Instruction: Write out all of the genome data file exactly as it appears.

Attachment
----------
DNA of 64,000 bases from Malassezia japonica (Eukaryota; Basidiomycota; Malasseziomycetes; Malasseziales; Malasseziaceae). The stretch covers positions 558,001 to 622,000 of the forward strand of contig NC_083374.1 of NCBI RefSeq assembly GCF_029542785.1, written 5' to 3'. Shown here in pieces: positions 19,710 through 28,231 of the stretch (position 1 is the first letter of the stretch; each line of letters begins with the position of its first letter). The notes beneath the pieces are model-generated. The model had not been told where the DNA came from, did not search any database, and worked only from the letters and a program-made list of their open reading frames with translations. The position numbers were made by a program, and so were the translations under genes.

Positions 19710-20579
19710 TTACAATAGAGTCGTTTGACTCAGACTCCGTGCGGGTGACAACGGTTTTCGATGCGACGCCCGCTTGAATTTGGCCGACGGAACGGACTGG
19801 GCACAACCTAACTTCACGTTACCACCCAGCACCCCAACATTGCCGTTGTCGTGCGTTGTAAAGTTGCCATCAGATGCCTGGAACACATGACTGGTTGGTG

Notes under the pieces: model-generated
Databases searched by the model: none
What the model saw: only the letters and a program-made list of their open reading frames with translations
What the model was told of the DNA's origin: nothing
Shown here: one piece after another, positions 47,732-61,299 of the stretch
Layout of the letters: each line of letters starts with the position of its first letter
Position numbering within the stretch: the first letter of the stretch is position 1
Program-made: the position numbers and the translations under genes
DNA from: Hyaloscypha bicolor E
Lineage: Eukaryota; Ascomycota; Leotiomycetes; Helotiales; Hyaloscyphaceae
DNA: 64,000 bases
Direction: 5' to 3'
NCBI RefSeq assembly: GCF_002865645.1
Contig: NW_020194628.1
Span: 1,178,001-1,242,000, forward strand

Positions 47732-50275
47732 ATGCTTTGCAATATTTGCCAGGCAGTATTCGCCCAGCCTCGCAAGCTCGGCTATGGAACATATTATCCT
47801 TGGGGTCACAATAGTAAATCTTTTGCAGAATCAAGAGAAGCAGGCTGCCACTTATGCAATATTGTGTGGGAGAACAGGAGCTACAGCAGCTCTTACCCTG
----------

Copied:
DNA of 64,000 bases from Malassezia japonica (Eukaryota; Basidiomycota; Malasseziomycetes; Malasseziales; Malasseziaceae). The stretch covers positions 558,001 to 622,000 of the forward strand of contig NC_083374.1 of NCBI RefSeq assembly GCF_029542785.1, written 5' to 3'. Shown here in pieces: positions 19,710 through 28,231 of the stretch (position 1 is the first letter of the stretch; each line of letters begins with the position of its first letter). The notes beneath the pieces are model-generated. The model had not been told where the DNA came from, did not search any database, and worked only from the letters and a program-made list of their open reading frames with translations. The position numbers were made by a program, and so were the translations under genes.

Positions 19710-20579
19710 TTACAATAGAGTCGTTTGACTCAGACTCCGTGCGGGTGACAACGGTTTTCGATGCGACGCCCGCTTGAATTTGGCCGACGGAACGGACTGG
19801 GCACAACCTAACTTCACGTTACCACCCAGCACCCCAACATTGCCGTTGTCGTGCGTTGTAAAGTTGCCATCAGATGCCTGGAACACATGACTGGTTGGTG

Notes under the pieces: model-generated
Databases searched by the model: none
What the model saw: only the letters and a program-made list of their open reading frames with translations
What the model was told of the DNA's origin: nothing
Shown here: one piece after another, positions 47,732-61,299 of the stretch
Layout of the letters: each line of letters starts with the position of its first letter
Position numbering within the stretch: the first letter of the stretch is position 1
Program-made: the position numbers and the translations under genes
DNA from: Hyaloscypha bicolor E
Lineage: Eukaryota; Ascomycota; Leotiomycetes; Helotiales; Hyaloscyphaceae
DNA: 64,000 bases
Direction: 5' to 3'
NCBI RefSeq assembly: GCF_002865645.1
Contig: NW_020194628.1
Span: 1,178,001-1,242,000, forward strand

Positions 47732-50275
47732 ATGCTTTGCAATATTTGCCAGGCAGTATTCGCCCAGCCTCGCAAGCTCGGCTATGGAACATATTATCCT
47801 TGGGGTCACAATAGTAAATCTTTTGCAGAATCAAGAGAAGCAGGCTGCCACTTATGCAATATTGTGTGGGAGAACAGGAGCTACAGCAGCTCTTACCCTG